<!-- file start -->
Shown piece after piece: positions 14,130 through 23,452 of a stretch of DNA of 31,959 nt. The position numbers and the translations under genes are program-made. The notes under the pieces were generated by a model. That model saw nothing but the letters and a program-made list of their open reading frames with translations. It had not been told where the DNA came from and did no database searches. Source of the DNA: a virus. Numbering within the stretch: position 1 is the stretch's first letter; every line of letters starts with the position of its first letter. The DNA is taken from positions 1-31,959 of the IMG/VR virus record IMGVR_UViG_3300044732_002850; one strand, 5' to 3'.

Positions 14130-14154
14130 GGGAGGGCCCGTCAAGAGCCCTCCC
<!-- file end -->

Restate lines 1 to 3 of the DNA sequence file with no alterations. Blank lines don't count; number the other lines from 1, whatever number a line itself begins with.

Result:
Shown piece after piece: positions 14,130 through 23,452 of a stretch of DNA of 31,959 nt. The position numbers and the translations under genes are program-made. The notes under the pieces were generated by a model. That model saw nothing but the letters and a program-made list of their open reading frames with translations. It had not been told where the DNA came from and did no database searches. Source of the DNA: a virus. Numbering within the stretch: position 1 is the stretch's first letter; every line of letters starts with the position of its first letter. The DNA is taken from positions 1-31,959 of the IMG/VR virus record IMGVR_UViG_3300044732_002850; one strand, 5' to 3'.

Positions 14130-14154
14130 GGGAGGGCCCGTCAAGAGCCCTCCC